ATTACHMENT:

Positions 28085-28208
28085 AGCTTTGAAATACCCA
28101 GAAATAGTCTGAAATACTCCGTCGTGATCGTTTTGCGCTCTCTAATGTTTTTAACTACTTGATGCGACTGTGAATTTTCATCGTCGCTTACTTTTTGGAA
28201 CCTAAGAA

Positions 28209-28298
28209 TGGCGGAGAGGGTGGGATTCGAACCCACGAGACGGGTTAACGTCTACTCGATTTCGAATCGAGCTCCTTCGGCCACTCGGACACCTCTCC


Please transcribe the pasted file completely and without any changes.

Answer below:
Positions 28085-28208
28085 AGCTTTGAAATACCCA
28101 GAAATAGTCTGAAATACTCCGTCGTGATCGTTTTGCGCTCTCTAATGTTTTTAACTACTTGATGCGACTGTGAATTTTCATCGTCGCTTACTTTTTGGAA
28201 CCTAAGAA

Positions 28209-28298
28209 TGGCGGAGAGGGTGGGATTCGAACCCACGAGACGGGTTAACGTCTACTCGATTTCGAATCGAGCTCCTTCGGCCACTCGGACACCTCTCC